I had plotted a course to the mouth of Battalina Creek in advance. At Marker 13 we diverged to the WNW, and in a mile we were able to pick up the green marker at the mouth of the creek. TJ, the yard owner, had given us detailed instructions as to how to negotiate the creek, but he also warned that we would probably drag bottom and might get stuck. Since we both had Towboat U.S. cards, Taylor was willing to take the risk. The crew lives for adventure and is up for anything.
I was at the wheel as we passed Tooley's Creek Light 1, the only marker on the route into Battalina Creek. TJ had suggested staying well off the marker to starboard, and a finger of slightly deeper water was charted there. We followed it in as far as it went and then went aground. We were able to back off. A quick phone call to TJ elicited the suggestion that we try a few feet to port, where we found enough water to drag over the shoal. From here we proceeded up the mid-channel to near the sunken barge, visible by eye and by chart, where we turned into the final approach channel to the yard. Approximately 75 yards from the Travelift slip at TJ's, we started dragging bottom. We had been warned that the water would be shallow and we would probably have to plow through silt, so we continued our course. The water depth dropped, inch by inch, to 4 feet, where we ground to a halt.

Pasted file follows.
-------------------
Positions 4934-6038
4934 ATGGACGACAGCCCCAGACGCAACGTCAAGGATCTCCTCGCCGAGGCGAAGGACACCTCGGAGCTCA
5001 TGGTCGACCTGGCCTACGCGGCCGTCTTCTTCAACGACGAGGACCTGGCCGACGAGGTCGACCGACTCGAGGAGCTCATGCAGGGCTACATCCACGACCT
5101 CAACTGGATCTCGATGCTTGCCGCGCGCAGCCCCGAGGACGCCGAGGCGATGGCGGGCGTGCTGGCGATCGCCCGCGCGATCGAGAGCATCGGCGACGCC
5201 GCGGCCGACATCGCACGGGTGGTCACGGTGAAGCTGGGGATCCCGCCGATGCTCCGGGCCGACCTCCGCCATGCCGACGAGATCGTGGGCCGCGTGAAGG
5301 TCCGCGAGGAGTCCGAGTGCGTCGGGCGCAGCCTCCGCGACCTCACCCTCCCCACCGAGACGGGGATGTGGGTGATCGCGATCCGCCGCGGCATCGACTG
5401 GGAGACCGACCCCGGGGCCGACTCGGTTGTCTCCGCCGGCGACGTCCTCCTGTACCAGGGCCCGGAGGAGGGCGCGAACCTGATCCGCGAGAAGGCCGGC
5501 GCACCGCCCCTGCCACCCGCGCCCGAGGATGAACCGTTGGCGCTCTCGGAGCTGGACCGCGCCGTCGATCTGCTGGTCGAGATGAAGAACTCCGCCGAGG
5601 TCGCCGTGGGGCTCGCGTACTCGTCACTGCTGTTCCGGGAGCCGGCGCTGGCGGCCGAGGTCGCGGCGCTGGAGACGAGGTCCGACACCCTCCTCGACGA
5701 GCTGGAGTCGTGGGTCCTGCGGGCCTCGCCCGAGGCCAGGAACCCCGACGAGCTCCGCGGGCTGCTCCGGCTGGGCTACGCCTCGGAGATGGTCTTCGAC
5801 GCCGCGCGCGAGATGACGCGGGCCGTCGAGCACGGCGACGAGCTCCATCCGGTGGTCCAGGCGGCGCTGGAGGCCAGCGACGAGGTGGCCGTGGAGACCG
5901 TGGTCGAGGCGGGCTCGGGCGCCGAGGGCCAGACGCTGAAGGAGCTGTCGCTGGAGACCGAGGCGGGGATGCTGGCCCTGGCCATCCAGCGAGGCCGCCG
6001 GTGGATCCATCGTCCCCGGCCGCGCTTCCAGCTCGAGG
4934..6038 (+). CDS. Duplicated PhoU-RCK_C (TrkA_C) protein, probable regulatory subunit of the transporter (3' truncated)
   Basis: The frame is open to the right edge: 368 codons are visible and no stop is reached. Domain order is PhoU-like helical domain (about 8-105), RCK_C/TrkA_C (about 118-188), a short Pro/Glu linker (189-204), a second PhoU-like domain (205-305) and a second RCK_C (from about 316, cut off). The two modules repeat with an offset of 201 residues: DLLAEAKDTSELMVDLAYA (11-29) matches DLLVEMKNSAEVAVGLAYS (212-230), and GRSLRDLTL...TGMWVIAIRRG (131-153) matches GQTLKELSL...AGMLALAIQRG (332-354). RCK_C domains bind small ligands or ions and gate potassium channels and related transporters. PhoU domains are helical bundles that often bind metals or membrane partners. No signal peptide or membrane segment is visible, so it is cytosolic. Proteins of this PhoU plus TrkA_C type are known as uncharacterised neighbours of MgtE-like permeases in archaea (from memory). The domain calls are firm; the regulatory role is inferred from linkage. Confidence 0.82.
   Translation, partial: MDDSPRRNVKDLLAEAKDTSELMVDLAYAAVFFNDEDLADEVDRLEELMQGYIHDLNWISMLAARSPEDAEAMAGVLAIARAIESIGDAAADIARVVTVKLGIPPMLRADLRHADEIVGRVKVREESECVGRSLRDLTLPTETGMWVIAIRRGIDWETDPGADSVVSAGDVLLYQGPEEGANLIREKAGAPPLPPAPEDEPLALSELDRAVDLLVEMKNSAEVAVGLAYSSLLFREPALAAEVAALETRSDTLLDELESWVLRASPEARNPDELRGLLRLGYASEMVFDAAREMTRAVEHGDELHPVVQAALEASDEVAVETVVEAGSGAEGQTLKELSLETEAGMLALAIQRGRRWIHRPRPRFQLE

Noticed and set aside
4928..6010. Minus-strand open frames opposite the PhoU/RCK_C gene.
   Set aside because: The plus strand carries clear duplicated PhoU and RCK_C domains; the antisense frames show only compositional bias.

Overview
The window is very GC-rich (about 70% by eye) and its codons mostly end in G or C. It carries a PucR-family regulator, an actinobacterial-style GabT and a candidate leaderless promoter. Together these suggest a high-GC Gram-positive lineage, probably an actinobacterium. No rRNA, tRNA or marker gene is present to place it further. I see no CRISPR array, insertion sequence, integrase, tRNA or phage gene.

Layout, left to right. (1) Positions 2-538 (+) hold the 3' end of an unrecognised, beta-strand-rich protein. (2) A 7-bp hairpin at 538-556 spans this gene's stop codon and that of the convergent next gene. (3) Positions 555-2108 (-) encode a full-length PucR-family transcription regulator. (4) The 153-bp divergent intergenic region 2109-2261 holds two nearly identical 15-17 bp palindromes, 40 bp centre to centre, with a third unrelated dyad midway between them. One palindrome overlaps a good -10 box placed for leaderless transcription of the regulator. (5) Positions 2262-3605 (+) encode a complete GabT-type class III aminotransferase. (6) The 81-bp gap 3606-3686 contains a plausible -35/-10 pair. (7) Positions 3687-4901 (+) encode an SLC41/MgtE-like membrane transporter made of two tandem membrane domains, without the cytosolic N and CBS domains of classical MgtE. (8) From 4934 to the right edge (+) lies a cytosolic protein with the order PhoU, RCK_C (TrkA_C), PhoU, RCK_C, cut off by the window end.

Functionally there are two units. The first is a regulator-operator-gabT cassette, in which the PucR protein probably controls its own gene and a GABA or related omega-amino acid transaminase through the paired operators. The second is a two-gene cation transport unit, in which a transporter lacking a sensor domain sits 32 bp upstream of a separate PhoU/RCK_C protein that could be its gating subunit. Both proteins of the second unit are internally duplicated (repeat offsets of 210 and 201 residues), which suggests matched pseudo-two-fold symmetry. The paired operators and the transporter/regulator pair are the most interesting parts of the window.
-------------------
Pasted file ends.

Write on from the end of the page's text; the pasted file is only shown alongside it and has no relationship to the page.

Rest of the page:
Taylor was all for calling TowboatUS immediately, but I persuaded him to let me at least try to get off. After 15 minutes of trying, I had gotten the boat turned back out the channel, but still stuck fast. At that point we decided to call for a tow, and keep trying to get free until it arrived. I had visions of a long wait, as the TowboatUS franchise is held by the River Forest yard immediately adjacent to TJ's, and I had heard just enough innuendo to guess that there was bad blood between the two facilities. But the tow arrived quickly. Taylor asked the towboat captain if he had done a lot of tows off this shoal, and he replied sarcastically. "Oh, 330 over the past year, or maybe its 329". He suggested that to his knowledge no boat had ever gotten in to TJ's without a tow. Of course, River Forest shares the same channel, so evidently that goes for them too. It occured to me that the TowboatUS franchise has a symbiotic relationship with the yard, picking up lots of easy, quick tows all covered by the insurer at standard rates.